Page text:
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Bellof’s rain dance

1 year ago

Writer:

Andrew Frankel | Ti co-founder

Date:

20 May 2021

When I was young, I was taught a mantra that has stayed with me ever since. I’m not sure I believed in it then and I certainly don’t now, but it has a seductive quality whose appeal I cannot deny even half a century later: ‘Tell the truth and nothing but the truth. But how much of the truth you tell is entirely up to you.’

And the truth and nothing but the truth is that Ayrton Senna was the rightful winner of the 1984 Monaco Grand Prix. Armed with only a Toleman TG184 with a four-cylinder Hart engine and pitched against the might of the McLaren MP4/2 driven by the almost always faultless Alain Prost, Senna was leading the race when it was stopped after just 32 of its scheduled 76 laps had been completed.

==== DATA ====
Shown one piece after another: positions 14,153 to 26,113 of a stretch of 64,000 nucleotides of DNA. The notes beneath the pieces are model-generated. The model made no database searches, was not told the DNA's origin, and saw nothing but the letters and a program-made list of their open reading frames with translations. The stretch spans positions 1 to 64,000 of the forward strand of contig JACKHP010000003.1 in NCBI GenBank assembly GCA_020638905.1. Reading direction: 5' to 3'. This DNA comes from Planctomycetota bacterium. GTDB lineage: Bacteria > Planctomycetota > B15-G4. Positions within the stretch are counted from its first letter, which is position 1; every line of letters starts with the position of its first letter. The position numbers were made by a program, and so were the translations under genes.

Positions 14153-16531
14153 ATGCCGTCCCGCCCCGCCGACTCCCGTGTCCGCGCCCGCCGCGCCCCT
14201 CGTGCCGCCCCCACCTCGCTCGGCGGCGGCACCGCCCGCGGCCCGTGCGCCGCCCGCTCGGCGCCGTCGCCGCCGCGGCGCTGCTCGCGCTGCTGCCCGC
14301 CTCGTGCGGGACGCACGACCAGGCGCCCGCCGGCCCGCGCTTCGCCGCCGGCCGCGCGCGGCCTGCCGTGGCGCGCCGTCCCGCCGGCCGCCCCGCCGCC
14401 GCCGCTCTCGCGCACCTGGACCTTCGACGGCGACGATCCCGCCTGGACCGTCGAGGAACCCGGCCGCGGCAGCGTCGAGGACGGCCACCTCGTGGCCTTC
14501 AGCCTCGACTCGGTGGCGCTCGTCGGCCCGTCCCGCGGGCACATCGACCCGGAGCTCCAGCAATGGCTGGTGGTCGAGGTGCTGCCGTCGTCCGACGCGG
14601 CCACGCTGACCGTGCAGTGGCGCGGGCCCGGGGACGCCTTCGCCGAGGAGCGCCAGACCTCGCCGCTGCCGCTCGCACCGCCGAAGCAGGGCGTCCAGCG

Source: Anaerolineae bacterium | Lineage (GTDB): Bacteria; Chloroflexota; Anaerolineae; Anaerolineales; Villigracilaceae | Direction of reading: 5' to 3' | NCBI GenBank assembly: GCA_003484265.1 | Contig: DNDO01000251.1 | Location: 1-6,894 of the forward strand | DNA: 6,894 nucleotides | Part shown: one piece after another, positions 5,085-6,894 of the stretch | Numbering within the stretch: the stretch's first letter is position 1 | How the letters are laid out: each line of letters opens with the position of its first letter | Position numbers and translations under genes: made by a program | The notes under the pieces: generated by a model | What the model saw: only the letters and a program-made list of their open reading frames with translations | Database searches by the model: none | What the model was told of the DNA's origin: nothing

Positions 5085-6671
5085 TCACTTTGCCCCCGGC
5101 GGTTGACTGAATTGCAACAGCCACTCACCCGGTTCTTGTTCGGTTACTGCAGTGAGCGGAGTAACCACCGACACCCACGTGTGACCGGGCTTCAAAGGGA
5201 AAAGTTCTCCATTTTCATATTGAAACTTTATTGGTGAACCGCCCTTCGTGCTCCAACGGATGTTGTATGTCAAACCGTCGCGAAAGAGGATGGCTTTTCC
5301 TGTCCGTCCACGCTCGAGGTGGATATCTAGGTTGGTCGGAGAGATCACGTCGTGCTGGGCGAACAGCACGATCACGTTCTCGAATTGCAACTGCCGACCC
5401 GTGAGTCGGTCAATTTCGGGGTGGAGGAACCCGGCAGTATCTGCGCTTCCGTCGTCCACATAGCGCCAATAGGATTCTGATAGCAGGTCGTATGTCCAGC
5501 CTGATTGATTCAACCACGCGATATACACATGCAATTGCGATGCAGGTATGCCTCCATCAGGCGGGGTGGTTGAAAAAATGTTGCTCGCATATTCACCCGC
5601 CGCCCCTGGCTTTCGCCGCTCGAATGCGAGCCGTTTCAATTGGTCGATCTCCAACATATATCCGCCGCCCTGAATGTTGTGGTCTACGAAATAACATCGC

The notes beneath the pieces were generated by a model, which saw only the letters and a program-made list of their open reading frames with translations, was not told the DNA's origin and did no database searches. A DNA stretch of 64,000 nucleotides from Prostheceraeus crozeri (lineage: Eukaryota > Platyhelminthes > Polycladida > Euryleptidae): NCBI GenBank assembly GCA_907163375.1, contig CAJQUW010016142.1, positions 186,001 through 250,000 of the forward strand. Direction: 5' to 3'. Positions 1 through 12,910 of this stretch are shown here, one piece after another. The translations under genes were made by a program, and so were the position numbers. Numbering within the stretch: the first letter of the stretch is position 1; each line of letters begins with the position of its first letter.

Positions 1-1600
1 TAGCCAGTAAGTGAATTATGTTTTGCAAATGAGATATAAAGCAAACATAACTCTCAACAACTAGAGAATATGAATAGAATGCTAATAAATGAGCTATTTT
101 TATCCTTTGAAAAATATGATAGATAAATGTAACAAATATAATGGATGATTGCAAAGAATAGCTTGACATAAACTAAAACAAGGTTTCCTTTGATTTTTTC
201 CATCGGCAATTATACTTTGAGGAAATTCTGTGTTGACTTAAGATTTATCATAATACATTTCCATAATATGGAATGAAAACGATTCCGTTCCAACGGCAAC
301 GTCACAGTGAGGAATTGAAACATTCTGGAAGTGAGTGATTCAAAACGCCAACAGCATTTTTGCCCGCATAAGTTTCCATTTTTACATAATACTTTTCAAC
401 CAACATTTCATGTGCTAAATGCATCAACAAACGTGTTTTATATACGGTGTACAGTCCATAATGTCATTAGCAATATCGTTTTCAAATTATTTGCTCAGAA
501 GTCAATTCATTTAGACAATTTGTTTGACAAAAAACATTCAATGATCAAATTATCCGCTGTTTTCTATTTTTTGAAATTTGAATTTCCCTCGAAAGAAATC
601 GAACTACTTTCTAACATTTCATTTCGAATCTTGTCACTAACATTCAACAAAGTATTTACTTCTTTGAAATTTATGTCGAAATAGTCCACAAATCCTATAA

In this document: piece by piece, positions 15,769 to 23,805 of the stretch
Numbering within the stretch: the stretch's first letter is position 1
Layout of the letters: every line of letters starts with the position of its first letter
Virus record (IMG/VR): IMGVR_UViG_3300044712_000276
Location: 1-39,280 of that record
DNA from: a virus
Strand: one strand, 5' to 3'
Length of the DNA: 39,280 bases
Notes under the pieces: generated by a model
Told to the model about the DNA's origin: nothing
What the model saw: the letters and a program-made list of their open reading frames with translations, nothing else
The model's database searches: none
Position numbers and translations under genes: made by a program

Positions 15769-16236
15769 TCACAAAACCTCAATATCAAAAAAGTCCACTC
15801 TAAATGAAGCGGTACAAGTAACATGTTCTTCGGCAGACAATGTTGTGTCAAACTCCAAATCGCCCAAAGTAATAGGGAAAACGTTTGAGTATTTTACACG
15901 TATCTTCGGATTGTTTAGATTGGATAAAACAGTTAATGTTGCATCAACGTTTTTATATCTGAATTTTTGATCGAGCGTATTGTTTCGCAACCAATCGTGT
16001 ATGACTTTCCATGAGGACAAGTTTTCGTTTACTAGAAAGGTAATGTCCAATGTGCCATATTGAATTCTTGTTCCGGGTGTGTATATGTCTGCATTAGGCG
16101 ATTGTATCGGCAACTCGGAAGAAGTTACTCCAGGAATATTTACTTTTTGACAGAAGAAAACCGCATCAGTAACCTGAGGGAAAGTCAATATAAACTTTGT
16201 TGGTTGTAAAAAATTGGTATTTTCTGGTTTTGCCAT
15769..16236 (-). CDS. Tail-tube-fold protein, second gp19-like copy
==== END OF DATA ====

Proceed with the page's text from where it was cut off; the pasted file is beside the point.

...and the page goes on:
Why was it stopped? It has been a bone of contention ever since. The official reason was that the Clerk of the Course decided the weather conditions had deteriorated sufficiently for racing to no longer be safe. But others smelled a rat. Wasn’t it just a little too convenient that the decision allowed a Frenchman to win an all-but home race? MotorSport magazine’s experienced and always level headed reporter Alan Henry thought the weather conditions no worse than they’d been in 1972 when the race had been allowed to run its full distance. Keke Rosberg opined that he’d won the International Trophy F1 race at Silverstone in 1978 in no better conditions, while Ken Tyrrell pointed out that, in his view, the conditions at the time of the race’s cessation were actually better than they’d been at the start, an hour earlier.

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